Even the so-called Islamic feminists who oppose such devout adherence to the sharia make ….. a weak case. The spokeswoman from the Women's Caucus of Kosovo said it was unacceptable, "even in cases where women 'deviate' from the path the
Islamic community considers morally acceptable."
Deviant? Uh, ok. Expect more of this from Kosovo, the first Islamic state in the heart of Europe, the result of Bill Clinton's Bosnian war against the Christians of Europe.
And contrary to the writer's dissembling and editorializing to the contrary, these comments are consistent with Islamic beliefs. And they are in keeping with the honor code of violence and murder in Islam.
Female politicians in Kosovo have joined their voices against Imam
Irfan Salihu after his recent comments about women's immorality.
The Women's Caucus of the Kosovo assembly met June 6th with the heads
of the Kosovo Islamic Community and asked for Salihu's suspension after
a video emerged through social media in which the imam insulted women.
During a recent Friday prayer session, the local imam in Prizren said
women who had been in a relationship before marriage were "whores," and
he urged young men to abandon them.
Teuta Sahatqija, chairwoman of the Women's Caucus, said the statement carries dangerous consequences.
"It's a call for violence inside families, and it is absolutely unacceptable," Sahatqija told SETimes.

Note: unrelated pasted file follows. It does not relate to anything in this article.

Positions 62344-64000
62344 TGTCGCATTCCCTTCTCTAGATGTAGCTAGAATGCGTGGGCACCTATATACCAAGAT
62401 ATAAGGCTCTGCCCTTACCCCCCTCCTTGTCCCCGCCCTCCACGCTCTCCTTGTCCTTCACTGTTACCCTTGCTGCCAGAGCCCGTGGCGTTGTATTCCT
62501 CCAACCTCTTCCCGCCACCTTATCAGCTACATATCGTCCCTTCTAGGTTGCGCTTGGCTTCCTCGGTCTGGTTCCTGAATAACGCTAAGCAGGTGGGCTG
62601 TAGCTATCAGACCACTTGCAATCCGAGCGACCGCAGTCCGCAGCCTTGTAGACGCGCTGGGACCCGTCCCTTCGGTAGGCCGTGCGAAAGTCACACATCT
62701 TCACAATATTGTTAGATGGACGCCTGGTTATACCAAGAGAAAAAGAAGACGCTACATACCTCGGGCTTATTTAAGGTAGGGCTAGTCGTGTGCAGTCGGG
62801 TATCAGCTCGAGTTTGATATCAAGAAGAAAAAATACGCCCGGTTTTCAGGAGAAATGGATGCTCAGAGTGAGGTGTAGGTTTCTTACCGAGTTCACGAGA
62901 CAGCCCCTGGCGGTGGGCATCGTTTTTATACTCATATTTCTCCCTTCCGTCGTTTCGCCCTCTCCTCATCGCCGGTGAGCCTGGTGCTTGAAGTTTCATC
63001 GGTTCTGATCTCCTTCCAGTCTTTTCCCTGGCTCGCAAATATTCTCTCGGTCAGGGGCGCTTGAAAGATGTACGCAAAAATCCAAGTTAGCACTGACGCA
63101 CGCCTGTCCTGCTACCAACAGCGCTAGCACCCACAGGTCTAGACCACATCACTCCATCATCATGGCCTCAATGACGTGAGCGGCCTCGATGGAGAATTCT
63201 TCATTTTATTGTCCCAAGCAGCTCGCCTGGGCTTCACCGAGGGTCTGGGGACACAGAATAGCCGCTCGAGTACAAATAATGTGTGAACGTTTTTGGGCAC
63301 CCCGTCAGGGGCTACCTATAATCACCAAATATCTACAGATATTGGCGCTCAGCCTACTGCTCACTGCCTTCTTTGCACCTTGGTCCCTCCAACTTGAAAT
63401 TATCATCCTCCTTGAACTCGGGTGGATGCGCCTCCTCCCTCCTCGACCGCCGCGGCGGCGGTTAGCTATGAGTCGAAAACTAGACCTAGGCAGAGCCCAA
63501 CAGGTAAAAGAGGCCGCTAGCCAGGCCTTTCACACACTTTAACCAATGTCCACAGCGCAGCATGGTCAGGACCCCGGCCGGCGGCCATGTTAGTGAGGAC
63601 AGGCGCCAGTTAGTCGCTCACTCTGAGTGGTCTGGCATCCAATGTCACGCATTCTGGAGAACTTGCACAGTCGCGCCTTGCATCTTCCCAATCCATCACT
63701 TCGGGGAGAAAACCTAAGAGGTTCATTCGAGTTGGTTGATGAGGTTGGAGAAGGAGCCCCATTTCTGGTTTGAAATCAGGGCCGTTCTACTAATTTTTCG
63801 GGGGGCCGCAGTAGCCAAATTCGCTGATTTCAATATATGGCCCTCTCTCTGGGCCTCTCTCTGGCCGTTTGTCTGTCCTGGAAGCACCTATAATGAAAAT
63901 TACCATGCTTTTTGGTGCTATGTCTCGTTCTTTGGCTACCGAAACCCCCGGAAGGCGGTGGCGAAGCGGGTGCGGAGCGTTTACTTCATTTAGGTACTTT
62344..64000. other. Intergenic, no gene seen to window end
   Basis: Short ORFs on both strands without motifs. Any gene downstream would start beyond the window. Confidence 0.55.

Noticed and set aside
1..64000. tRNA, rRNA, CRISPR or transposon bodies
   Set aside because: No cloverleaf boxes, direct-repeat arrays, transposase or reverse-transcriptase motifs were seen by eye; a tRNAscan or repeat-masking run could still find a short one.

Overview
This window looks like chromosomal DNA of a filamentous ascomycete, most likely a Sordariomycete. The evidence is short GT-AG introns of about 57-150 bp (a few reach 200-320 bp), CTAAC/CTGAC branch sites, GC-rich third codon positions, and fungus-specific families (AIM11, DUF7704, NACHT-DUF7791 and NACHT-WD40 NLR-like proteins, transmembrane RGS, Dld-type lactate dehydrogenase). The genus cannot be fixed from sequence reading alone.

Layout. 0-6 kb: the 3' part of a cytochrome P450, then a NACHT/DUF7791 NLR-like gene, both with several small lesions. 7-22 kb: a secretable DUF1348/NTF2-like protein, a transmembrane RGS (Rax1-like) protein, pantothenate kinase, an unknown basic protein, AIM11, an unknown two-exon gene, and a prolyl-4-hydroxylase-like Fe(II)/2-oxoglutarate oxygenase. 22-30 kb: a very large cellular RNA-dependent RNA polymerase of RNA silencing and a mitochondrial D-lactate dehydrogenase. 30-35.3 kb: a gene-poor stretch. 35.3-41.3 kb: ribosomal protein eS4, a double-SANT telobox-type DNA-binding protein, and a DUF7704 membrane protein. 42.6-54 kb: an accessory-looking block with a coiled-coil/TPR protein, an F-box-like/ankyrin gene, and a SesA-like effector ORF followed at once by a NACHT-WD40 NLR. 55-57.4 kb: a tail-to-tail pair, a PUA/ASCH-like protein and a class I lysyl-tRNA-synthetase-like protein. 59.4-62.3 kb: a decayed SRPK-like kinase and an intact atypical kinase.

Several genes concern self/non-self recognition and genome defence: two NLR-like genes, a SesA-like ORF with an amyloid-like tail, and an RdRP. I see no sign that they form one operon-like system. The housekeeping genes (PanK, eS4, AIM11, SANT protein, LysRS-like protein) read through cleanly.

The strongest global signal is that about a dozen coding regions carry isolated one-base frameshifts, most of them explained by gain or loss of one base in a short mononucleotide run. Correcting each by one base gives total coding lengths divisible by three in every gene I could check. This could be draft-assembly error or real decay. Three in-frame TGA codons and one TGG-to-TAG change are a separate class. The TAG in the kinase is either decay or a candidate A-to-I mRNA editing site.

She added that even in cases where women "deviate" from the path the
Islamic community considers morally acceptable, they should not be
expelled from their families, as suggested by the imam.
The Islamic community said it is reviewing the case and will respond in accordance with internal procedures and regulations.
According to experts, the imam's comments represent an extremist point of view, not consistent with Islamic beliefs.
Agim Gjakova, a Kosovo author whose works have won literary prizes in
Kosovo and Albania, said Salihu's statement is a direct attack on
society. "This approach is not just a kind of extremism, it is like
being commissioned by the biggest enemy of the Albanian people to speak
in that way," Gjakova told SETimes.
Ahmet Sadriu, Islamic community spokesperson, told SETimes that the imam's message was delivered in a way that is not allowed according to Islamic principles.
"We do not think that women's morality in Kosovo is at a level that
requires such negative comments, but of course we are concerned with the
presence of some new negative phenomena in society, such as drugs and
prostitution, which undoubtedly are a fact that made Imam Salihu use
inappropriate comments," Sadriu said.
"Imam Salihu has apologised to those who might have been offended by
his comments, but his intention was not to hurt anyone, rather it was a
manifestation of his concern with the rapid expansion of some negative
phenomena in Kosovo society," he added.
Xhabir Hamiti, a professor in the Faculty of Islamic Studies at
Pristina University, said the imam's statement was emotional, and it's
up to the Islamic community to deal with it.
"Irfan, but also other religious leaders of all communities without
exception, must be aware that [public statements], sometimes even spoken
right but not well elaborated, can have negative connotations," Hamiti
Citizens, however, are divided in their feelings on the statement.
Merita Borovci, a student in the Faculty of Islamic Studies at the
University of Pristina and an active member in the women's department of
the Kosovo Islamic Community, said the imam's statement has been
Ah, tes, the old 'misunderstanders' are at it again.
The Truth Must be Told
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